Bromont to use clay mixture to stave off blue-green algae growth
Treatment cuts off algae's food source
Bromont environmentalists are hoping a $650,000 project will rid a local lake of dreaded blue-green algae.
About 175 tonnes of Phoslock, a product developed in Australia and made of clay and lanthanum, will be dumped into Bromont Lake either this fall or in the spring.
As it sinks to the bottom of the lake, the clay mixture traps phosphorous, the mineral that feeds the algae.
Phosphorus gets into water in numerous ways including pollution from sewage and septic fields, runoff from agricultural fields, lawn and garden fertilizers and leaking septic tanks.
"We're fertilizing our lakes, which is creating these blooms," said Anne Joncas, president of a local environmental group pushing for the plan.
A familiar problem in Quebec
Algae, also known as cyanobacteria, have been a problem for Quebec lakes for nearly five decades.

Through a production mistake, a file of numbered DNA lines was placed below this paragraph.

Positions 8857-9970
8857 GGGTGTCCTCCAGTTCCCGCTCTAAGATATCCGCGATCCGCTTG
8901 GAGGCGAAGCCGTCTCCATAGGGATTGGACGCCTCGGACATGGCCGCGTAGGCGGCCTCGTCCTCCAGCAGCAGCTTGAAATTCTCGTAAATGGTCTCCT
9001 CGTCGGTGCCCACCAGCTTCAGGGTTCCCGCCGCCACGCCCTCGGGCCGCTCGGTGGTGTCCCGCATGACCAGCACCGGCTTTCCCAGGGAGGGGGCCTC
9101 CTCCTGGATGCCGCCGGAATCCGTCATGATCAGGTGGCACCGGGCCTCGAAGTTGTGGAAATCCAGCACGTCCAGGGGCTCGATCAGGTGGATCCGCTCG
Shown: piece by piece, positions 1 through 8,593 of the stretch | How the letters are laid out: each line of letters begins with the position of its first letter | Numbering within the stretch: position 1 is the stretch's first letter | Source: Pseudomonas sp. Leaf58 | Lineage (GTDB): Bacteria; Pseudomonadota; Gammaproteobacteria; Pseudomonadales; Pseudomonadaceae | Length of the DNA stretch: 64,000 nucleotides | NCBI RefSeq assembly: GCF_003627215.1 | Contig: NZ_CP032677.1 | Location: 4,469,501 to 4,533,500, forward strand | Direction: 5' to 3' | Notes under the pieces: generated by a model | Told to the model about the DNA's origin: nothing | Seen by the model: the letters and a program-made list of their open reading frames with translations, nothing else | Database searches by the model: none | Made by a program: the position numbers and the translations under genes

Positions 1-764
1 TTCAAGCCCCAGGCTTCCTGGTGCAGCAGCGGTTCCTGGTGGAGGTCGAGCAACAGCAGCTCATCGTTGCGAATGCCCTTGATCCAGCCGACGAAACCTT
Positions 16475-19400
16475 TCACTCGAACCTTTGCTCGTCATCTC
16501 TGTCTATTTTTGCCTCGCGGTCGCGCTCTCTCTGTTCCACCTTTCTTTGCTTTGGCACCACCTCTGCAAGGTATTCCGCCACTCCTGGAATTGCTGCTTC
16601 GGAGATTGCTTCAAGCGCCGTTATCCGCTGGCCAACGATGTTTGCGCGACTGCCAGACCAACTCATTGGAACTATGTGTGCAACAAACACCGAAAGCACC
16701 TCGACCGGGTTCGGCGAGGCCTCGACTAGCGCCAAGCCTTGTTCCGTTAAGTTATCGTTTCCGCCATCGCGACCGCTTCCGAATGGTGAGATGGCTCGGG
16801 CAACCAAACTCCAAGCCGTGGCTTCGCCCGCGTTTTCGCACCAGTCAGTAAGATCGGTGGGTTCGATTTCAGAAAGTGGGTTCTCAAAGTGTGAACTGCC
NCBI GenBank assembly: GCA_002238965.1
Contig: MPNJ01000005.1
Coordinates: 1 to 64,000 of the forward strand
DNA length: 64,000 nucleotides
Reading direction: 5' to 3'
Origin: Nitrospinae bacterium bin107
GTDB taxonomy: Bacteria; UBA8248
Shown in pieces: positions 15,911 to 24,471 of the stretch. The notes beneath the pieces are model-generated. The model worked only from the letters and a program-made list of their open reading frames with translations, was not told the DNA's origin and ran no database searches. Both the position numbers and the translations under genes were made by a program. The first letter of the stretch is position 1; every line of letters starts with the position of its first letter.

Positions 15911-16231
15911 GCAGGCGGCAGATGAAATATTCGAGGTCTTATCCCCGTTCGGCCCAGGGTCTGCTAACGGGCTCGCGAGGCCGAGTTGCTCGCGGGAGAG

The microscopic algae cells come together to form a bloom — a green, soupy layer on the water's surface that can sometimes be seen from space.
A number of Quebec beaches and lakes, including Lac Bromont, have been temporarily closed over the years because of algae infestations.
Algae deprives the water of oxygen, which affects plants and animals, and emits a foul odour. Algae also have potential to become toxic, Joncas said.
Tests conducted on other bodies of water that have been treated by Phoslock show no toxicological effects on humans, plants, animals, Joncas said, adding European lakes that first used the clay product in 2006 haven't seen new algae blooms since.
Quebec's Environment Ministry approved the project, which will be the first time Phoslock is used in Quebec.
The city will contribute $300,000 to the project; organizers have to raise the rest and have met with provincial and federal politicians as well as local companies to explore their options.
with files from CBC's Quebec AM